You would have to be a child of the '60s to remember the song "Mama said there'd be days like this." Remember that song? As I was showering this morning, that song popped into my head and since that moment, it has been stuck in my mind like a fly on fly paper. "Mama said, mama said ..."
Just because I write a lot about fishing and post pictures of my friends and I holding big slobs, you might think this happens every time I head out. It doesn't. I have had many a day when I couldn't buy a bite. But these are precisely the days that keep me going out with high hopes of hitting the jackpot.
The way I see it, it's all about percentages.
That said, I thought it might be interesting to reach into my Swiss cheese memory and tell you about a few of these home run days, many of which happened with no warning whatsoever. Oh how I would give my right (or left) leg to have had a movie camera back then, so I could have recorded these events. Trying to put a few of these experiences into words is nearly impossible because so much of the events are visual, but I'll try my best.
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Years ago I did quite a bit of swordfishing. A friend of my dad had a beautiful 60-foot sport fishing boat and every year he would swing into Hilton Head Island on his way back from Florida. We would go on what became an annual night swordfishing trip.
Using giant squid as bait and lightsticks to attract other squid (and swordfish), we would drift along the far edge of the Gulf Stream in about 1,500 feet of water. With four rigs staggered at different depths, it was a waiting game. Sometimes it was like watching paint dry on a wall as hour after hour passed, and Mr. Sandman would have me doing the old nod and snap as I tried my best to stay awake. One time, just when I was about to call it quits, one of the rods bent double, and from the way the swordfish was taking line off that big reel, we knew it had to be a monster.
The minutes ticked by as my dad fought that fish. Four hours later it appeared that this beast was beginning to tire. All the lights on the boat were blazing, so it looked like daylight when finally we saw this massive silver shape about 60-feet down in the depths. That fish was at least 600 pounds. Just when it appeared he was beaten, the fish would make another run. Two more hours passed before the sword came to the surface, about 20 feet from the boat right under the halogen lights on the outriggers. Then, out of nowhere, this equally massive mako shark shot straight up and in two bites went straight through the swordfish right behind its head.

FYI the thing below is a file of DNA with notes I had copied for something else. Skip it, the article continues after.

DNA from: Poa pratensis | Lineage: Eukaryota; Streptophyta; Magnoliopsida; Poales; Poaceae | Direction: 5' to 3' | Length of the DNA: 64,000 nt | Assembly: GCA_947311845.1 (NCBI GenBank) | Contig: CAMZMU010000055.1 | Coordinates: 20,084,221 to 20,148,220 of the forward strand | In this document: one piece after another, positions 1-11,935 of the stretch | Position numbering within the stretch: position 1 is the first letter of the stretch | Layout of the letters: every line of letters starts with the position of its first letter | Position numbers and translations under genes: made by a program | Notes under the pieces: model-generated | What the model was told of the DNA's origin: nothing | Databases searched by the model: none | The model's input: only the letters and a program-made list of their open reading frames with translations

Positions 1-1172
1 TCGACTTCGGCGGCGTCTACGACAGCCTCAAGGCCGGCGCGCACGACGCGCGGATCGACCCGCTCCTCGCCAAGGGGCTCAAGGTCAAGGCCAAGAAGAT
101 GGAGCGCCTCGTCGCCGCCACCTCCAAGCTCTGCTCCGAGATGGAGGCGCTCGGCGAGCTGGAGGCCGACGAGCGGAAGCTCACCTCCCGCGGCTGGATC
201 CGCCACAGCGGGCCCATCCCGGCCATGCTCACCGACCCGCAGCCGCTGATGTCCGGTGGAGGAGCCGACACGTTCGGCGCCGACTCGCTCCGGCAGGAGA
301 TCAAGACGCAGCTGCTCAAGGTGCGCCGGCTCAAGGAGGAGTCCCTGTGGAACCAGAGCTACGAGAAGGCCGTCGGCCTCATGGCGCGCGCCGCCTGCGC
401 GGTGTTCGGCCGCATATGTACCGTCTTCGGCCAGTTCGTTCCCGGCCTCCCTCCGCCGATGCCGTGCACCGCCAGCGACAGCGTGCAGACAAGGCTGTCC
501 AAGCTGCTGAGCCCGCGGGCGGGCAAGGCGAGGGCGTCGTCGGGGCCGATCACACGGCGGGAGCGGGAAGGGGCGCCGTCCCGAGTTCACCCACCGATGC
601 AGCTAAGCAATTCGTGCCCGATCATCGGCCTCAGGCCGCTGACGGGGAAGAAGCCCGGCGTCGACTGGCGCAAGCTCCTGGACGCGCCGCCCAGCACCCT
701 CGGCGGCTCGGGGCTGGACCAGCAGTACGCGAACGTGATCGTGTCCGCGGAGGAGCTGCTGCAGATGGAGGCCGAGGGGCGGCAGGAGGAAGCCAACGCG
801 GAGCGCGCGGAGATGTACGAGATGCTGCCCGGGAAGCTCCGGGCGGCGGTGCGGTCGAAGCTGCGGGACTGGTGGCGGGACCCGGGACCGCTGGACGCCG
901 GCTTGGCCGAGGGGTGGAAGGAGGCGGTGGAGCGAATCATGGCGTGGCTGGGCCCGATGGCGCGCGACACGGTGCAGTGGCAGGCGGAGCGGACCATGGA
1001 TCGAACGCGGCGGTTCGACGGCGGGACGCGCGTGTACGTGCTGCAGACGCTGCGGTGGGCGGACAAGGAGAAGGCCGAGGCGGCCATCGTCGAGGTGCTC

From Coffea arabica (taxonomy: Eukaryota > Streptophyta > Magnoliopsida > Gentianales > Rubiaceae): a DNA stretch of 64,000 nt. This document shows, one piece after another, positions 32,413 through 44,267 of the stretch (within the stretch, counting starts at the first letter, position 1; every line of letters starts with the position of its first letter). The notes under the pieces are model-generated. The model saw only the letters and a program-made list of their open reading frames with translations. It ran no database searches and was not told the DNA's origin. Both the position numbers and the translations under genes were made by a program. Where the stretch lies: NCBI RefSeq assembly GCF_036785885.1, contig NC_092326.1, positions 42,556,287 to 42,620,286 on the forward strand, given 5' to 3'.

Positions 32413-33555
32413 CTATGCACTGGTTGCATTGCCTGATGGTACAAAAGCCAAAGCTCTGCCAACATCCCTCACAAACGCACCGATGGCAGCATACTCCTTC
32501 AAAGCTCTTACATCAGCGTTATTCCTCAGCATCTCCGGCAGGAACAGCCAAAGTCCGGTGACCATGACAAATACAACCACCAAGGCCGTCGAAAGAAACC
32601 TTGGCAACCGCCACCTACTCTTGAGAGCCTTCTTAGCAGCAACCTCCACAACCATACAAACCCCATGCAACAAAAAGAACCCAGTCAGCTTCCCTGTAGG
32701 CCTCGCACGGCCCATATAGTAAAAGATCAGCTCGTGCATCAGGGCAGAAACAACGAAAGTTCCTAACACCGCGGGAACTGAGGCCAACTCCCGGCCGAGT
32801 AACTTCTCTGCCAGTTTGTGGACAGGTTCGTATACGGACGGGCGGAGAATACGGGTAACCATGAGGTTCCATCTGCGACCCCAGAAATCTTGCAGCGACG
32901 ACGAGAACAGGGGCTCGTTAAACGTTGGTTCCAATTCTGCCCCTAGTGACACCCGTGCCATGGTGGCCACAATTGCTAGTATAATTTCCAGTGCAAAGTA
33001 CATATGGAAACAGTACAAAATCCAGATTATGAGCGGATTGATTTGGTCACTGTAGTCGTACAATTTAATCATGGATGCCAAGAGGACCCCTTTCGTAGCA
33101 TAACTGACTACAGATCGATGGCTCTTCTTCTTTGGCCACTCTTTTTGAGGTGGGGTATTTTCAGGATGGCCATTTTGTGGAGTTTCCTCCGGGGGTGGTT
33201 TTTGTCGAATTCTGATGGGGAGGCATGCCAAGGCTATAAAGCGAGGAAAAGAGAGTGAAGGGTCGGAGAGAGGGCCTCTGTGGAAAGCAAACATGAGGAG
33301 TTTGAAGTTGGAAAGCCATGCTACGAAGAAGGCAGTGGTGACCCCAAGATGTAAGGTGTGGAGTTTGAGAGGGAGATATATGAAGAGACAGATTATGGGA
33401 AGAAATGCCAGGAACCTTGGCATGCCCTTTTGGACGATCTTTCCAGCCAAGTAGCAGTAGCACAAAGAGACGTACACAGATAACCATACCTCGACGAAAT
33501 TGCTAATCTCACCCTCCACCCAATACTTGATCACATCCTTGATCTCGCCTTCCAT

We all sat stunned as the majority of the fish sunk out of sight in a pool of blood and gore. All we had left was the head -- which alone weighed 135 pounds.
Another spectacular day happened in 2004 in Port Royal Sound. My late, great friend Warren Matthews and I were like Mutt and Jeff. We fished all the time on his boat, a 32-foot Intrepid called the "Reel Lucky."
It was late August during the tarpon run and we were on fire, having boated 45 tarpon that month. At the spur of the moment, we decided to try an afternoon tarpon excursion. Getting live bait in the afternoon is always hard, but we lucked out and got enough to at least justify the trip. We anchored up near the mouth of Port Royal Sound with the tide going out. The water was a chocolate brown. It just didn't look promising at all, plus we only had about two hours of good light left in the day.
I had just put the baits out when a rod heeled over and a tarpon went airborne. Warren grabbed the rod and, before I could get the other lines in, two more rods went off. We had three tarpon on at the same time. I am scratching my head to remember who else was with us -- I think it was John Sconyers from Hilton Head. Anyway, we landed and released two of the three, and if you have ever fought a tarpon, you know how they take it out of you.
Already high-fiving each other, we put out the lines again. Immediately -- and I mean immediately --two more were hooked. It was insane. To make a long story short, we landed 14 tarpon in less than an hour. The only reason we didn't catch more was simply because every person on that boat was too worn out to reel in another fish. It got to the point that when another fish was hooked, we would just look at each other with fingers pointed: "You take it." "Not me. You take it."
Now that was a day I will never, ever forget.
God does not subtract from the allotted span of a man's life the hours spent in fishing. Columnist Collins Doughtie, a graphic designer by trade and fishing guide by choice, sure hopes that's true.